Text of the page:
The Review at a Glance: (max score: 5 )
Audio/Video total rating:
( Max score: 100 )
Studio and Year: 20th Century Fox - 1959
MPAA Rating: G
Feature running time: 179 Minutes
Disc Format: BD-50
Encoding: AVC (MPEG-4)
Video Aspect: 2.35:1
Audio Format(s): English DTS-HD 5.1 Master Audio, English 4.0 Dolby Digital, Latin Spanish Mono, Castilian Spanish DTS 2.0
Subtitles: Spanish, French, English SDH
Starring: Millie Perkins, Shelley Winters, Diane Baker, Joseph Schildkraut, Ed Wynn, Richard Beymer, Lou Jacobi
Directed by: George Stevens
Music by: Alfred Newman
Written by: Frances Goodrich & Albert Hackett
Region Code: A
Blu-ray Disc release Date: June 16, 2009
"I want to go on living even after my death"
Following the Nazi invasion of Amsterdam, 13-year-old Anne and her family go into hiding in the confines of an attic. Anne's remarkable account of their lives, their growing fear of discovery, their deplorable living conditions and even the blooming of her first love are intimately portrayed in this extraordinary portrait of humanity. Nominated for eight 1959 Oscars� and winning three, The Diary of Anne Frank remains one of cinema's most astounding and enduring treasures.
My Take:The story of Anne (Anna) Frank is as well known as any and it transcends the boundaries of it association with the war and the horrific treatment of the Jewish people by the Nazis. Her story is told posthumously in her own words as she talks to her diary as if it were an old friend. For someone so young she wrote so eloquently. The entries in her diary begin before the events depicted in the film which is based upon the play written by Frances Goodrich and Albert Hackett. The book, from which the play is based, was first published in 1947, just a few years after her death. Her father Otto was the only survivor from the group that hid in the upper attic/loft of the Amsterdam Annex office building for just over two years from July 1942 to August 1944. He returned to that very place in 1945 after the war to find that Miep Gies, one of the people who helped them hide, had found and kept her diary. He subsequently read it and decided to honor her wish to go on living even after her death' by publishing her diary. Several years later the book was translated into different languages and appeared in the United States. In 1955 it was made into a successful play which saw over 700 performances. In 1959 Director/Producer George Stevens and 20th Century Fox made it into a motion picture. It was well received and garnered eight Academy Awards, taking home three.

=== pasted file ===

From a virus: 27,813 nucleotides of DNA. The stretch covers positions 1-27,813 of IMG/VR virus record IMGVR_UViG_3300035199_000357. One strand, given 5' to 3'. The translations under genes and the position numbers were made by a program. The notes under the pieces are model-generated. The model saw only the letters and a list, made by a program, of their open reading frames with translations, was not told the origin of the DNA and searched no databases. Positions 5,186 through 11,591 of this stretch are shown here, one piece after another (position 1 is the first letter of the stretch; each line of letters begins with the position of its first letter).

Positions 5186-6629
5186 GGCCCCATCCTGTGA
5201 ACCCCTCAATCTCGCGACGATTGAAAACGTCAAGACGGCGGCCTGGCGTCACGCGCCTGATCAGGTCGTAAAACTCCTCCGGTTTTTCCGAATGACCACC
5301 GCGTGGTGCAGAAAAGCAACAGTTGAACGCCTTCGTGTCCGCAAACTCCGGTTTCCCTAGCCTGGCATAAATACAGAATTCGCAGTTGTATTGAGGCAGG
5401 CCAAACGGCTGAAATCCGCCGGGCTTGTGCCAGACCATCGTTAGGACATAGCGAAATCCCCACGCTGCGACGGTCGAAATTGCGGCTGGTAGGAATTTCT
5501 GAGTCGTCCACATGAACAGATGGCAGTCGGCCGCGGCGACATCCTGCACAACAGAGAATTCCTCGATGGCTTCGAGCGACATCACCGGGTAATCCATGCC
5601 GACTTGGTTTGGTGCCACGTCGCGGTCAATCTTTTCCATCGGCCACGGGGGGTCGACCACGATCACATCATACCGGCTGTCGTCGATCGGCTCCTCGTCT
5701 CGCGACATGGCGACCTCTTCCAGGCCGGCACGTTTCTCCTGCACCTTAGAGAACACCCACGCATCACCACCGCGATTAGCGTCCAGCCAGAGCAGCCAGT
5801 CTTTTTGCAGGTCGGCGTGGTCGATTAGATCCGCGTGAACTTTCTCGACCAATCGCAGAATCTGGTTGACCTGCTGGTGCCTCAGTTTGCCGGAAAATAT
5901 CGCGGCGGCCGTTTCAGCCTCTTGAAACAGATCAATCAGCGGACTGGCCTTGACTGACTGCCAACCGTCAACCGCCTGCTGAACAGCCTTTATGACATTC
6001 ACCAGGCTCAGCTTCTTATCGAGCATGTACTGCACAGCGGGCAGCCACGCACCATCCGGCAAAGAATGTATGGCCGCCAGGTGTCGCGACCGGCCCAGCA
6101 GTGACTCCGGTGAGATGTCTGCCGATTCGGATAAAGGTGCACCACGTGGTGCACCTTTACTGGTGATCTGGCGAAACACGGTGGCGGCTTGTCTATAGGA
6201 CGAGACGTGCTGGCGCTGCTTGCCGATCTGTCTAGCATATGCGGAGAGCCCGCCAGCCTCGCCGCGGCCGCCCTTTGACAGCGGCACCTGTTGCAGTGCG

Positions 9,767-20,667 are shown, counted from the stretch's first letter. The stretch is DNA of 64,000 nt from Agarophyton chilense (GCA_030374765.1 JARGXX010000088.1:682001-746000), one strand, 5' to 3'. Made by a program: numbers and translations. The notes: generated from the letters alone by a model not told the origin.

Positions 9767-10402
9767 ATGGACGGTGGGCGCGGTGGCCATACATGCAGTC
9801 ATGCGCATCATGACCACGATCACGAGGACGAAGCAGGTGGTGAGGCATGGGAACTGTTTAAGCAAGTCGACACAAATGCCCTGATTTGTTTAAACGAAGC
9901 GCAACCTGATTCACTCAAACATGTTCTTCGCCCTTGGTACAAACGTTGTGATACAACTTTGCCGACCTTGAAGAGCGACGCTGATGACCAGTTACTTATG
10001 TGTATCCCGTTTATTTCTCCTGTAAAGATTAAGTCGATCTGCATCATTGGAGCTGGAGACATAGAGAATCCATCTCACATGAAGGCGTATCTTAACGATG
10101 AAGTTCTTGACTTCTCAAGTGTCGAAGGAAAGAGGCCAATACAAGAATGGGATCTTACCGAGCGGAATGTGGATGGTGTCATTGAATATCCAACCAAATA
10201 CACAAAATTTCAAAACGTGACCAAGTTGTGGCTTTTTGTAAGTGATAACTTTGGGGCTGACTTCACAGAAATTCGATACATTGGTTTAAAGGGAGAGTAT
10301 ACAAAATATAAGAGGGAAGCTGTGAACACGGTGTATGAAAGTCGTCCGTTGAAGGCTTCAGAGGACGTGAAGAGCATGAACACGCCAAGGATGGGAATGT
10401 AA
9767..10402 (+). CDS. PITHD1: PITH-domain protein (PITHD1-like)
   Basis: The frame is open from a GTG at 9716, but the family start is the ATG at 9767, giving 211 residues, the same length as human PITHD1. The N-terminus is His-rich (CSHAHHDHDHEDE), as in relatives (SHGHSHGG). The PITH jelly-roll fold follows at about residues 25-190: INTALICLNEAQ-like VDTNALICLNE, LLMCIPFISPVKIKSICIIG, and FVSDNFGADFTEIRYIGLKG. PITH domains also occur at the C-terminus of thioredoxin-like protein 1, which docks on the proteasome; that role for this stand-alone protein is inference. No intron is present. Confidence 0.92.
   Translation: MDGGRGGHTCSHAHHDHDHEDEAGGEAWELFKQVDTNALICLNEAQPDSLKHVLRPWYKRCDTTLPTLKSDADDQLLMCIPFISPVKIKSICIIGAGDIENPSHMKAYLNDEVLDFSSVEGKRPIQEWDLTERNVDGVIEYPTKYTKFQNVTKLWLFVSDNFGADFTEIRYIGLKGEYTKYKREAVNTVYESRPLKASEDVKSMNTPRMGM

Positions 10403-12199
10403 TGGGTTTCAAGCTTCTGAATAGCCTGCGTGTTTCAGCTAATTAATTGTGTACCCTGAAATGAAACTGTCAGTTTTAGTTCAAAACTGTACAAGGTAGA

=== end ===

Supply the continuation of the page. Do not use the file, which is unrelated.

This is my first time seeing The Diary of Anne Frank and I have to say it is a wonderfully enacted film that features superb performances from the cast and adept direction from George Stevens. This film marked Millie Perkins first acting role. I thought she did a good job in the role of Anna but her inexperience as an actress was obvious. That isn't meant to be a criticism of Millie because I think that her performance helped lent the portrayal a noteworthy air of innocence even though she was nearly 20 years old at the time. The seasoned cast members, Shelley Winters, Ed Wynn, Lou Jacobi, Gusti Huber, and Joseph Shildkraut were the primary forces that solidified this great ensemble. The careful detail that went into this production is plainly obvious and stands in tribute to Anne, her family, the Van Pels, Fritz Pfeffer, and those who risked everything to help them. George Stevens wanted to ensure that he did justice to this story and his efforts bore fruit. Everything from the sets, the costumes, the music, and the exterior shots used of the Annex in Amsterdam where it happened helped give it an air of authenticity. Otto Frank was consulted and spoke with members of the cast about his daughter, family and these experiences. Ultimately it was Anna whose voice was heard the loudest. This is a compelling film that documents this gripping story about a young girl who has to come of age under extreme circumstances and is later a victim of the holocaust. I think that it helps those who hear it put a face to someone who suffered the egregious perils of the holocaust. This family's plight helped to symbolize the fate of what happened to millions of innocent people. It is hard not to be moved by it. I think that George Stevens, his marvelous cast and crew, and 20th Century Fox has done them very proudly with this film.